Struggling With Sensitive or Soft Teeth? It Could Be Enamel Erosion

Don't ignore sensitive teeth

The Crucial Role of Tooth Enamel

Did you know that dental enamel is the strongest substance in the human body? It can also withstand roughly 5,600 pounds of pressure per square inch. That’s amazing! Unfortunately, the truth is that your tooth enamel is the only substance in your body that cannot repair itself. So just because your dental enamel can put up with such pressure doesn’t mean that it is 100% resistant to damage.

Just like you only get one set of arms and legs, you also only get one set of teeth (well, one set of permanent teeth). For this reason, you need to do what you can to protect them. While tooth replacement is always an option, it is a far second to your natural teeth.

The Real Problem With Sensitive Teeth

Sensitive teeth can be problematic for many reasons. Not only does it impact the types of foods and beverages you can comfortably consume, but it can also impact how you chew and speak. Unfortunately, sensitive teeth and “soft teeth” (a phrase many people use to describe cavity-prone teeth) can be indicators of enamel erosion. Once your enamel starts to erode, it is impossible to get it back, but you can keep it from getting worse.

When your teeth are exposed to acids, it can cause your enamel to thin, making it more subject to tooth decay. And as the enamel slowly wears away, your teeth become more sensitive to hot, cold, and pressure. This can be exceptionally painful for patients once the hard outer layer of enamel is breached.

5 Causes of Enamel Erosion 

If your dental enamel is slowly wearing away and you are experiencing tooth sensitivity, there may be a few things to blame. Check out these 5 things that can destroy your precious tooth enamel.

  1. Mouth breathing, which can contribute to dry mouth and increase your risk of tooth decay
  2. Genetic conditions that affect enamel formation
  3. A diet high in sugar and starches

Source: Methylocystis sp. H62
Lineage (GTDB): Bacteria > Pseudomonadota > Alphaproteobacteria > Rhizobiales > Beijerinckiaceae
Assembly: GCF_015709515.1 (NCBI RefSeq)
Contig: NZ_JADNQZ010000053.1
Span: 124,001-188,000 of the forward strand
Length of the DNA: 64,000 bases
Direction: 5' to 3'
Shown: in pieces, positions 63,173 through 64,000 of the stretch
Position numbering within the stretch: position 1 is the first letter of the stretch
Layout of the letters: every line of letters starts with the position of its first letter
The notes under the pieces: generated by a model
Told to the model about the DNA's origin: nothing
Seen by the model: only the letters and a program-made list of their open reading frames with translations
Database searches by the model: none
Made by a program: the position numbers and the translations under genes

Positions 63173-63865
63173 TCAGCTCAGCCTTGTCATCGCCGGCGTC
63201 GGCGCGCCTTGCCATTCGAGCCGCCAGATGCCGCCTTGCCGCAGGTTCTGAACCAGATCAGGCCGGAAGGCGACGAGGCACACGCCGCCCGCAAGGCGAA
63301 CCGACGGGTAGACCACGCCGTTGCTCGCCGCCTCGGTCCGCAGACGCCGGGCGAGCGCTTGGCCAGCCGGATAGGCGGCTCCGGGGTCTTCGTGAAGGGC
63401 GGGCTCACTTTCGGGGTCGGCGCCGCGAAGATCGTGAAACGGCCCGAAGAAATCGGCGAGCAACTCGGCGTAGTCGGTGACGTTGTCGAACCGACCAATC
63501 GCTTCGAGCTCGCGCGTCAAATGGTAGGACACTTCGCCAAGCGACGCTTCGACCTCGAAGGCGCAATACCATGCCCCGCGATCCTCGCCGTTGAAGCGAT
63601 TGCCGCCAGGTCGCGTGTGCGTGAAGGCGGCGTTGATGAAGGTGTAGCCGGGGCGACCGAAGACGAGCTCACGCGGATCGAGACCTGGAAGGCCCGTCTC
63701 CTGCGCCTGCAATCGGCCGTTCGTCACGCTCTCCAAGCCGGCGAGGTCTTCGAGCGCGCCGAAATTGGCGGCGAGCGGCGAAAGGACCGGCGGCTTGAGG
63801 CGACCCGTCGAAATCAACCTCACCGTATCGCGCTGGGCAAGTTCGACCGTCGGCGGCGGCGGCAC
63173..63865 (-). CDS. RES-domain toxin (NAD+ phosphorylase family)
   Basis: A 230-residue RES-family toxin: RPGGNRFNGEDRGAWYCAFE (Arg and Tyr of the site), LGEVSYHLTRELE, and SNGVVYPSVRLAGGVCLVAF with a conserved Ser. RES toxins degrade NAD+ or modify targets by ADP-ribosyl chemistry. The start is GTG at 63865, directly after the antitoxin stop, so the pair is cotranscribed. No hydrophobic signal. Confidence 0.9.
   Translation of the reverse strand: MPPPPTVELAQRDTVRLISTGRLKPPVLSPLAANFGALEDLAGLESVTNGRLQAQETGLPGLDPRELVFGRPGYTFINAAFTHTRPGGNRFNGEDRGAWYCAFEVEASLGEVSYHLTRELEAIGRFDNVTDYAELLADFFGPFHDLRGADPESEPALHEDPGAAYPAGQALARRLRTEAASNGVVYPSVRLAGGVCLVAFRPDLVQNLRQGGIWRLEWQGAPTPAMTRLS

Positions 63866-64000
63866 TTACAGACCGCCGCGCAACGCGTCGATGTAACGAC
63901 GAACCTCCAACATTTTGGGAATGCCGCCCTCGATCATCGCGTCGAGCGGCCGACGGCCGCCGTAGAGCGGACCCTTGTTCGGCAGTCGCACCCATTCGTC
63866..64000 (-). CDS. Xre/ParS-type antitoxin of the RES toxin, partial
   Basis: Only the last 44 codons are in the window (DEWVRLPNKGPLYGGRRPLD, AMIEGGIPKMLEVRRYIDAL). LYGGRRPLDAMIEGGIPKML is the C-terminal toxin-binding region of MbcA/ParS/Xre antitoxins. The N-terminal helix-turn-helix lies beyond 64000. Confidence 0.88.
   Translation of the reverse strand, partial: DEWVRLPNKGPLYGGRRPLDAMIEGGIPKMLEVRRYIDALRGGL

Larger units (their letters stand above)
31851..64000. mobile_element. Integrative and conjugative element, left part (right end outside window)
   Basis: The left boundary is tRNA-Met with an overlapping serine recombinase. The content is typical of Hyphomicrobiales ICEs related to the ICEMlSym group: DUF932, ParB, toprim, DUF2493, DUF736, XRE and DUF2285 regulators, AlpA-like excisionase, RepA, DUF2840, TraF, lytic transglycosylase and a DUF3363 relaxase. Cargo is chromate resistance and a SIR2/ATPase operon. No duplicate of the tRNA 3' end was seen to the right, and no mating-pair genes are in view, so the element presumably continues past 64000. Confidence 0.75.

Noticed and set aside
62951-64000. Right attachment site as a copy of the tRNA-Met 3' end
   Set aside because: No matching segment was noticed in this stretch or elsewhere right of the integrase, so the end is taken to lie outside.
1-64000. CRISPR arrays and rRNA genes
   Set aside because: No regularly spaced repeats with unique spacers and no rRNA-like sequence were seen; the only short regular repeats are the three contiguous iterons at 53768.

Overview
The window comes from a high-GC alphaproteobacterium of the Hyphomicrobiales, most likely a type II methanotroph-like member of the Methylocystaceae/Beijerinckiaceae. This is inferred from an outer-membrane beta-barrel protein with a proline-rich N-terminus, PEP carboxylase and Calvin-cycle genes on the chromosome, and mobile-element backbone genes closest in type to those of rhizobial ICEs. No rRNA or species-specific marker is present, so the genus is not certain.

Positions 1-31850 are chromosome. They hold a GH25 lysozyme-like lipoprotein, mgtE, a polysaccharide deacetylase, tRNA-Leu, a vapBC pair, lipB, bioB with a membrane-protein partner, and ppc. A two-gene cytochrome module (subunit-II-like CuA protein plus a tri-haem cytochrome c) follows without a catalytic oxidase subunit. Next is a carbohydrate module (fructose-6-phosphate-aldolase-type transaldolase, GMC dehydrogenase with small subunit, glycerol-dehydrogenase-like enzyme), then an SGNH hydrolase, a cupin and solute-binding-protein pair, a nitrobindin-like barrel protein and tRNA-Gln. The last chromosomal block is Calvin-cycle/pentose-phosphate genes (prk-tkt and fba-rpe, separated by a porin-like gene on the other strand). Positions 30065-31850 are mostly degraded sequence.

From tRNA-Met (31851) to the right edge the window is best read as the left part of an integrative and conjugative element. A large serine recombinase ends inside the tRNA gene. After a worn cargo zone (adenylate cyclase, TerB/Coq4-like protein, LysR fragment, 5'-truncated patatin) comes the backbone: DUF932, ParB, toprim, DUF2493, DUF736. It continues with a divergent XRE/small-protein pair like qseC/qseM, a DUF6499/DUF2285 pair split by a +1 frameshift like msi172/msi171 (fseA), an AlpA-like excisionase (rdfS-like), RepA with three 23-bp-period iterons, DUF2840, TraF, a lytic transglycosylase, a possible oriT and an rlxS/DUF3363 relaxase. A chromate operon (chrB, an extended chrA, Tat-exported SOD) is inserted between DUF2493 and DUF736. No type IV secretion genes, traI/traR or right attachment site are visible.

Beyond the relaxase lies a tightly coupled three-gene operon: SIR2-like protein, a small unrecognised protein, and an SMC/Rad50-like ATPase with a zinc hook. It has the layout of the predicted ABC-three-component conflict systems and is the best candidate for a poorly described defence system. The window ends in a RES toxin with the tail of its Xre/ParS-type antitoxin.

4. Acid reflux resulting from a diet high in acidic or fatty foods
  5. Dental plaque from leftover food particles

Thankfully, there are some strategies to help reduce the progression of tooth enamel erosion and prevent tooth pain.

How To Stop the Progression of Tooth Enamel Erosion

Though some tooth enamel erosion happens naturally from daily wear and tear, there are ways to stop it from getting out of control. Here’s what you need to do to prevent a toothache and keep that tooth sensitivity from impacting your life.

  • Try to address the root issue. For example, if you eat a diet high in sugar and starches, consider swapping these for lean protein and tooth-friendly crunchy vegetables.
  • Visit your dentist every six months for a professional dental cleaning and oral evaluation. Only your dental hygienist can remove hardened plaque deposits.
  • Ask your family dentist in Wasilla to provide a refresher on proper brushing and flossing techniques so that you can remove as much plaque as possible at home. 
  • Talk to your dentist about fluoride treatment, especially if you catch the erosion in its earliest phases.
  • Don’t delay any needed restorative treatment. The sooner an issue is fixed, the better that tooth’s long-term prognosis.

These small steps go a long way in protecting your teeth and preventing tooth sensitivity from getting worse. 

Do you have tooth sensitivity? Let Valley Dental Clinic know ASAP.

If you are experiencing tooth sensitivity, especially if you haven’t before, you must let your dentist know so they can take a look and help you find out why. Whatever the cause of your tooth sensitivity, now is the time to request an appointment with Valley Dental Clinic. We’ll take a look at your mouth, perform a preventive cleaning and evaluation, and discuss potential treatment options to slow the progression of enamel erosion. By working together, we can help your mouth feel better and protect your smile.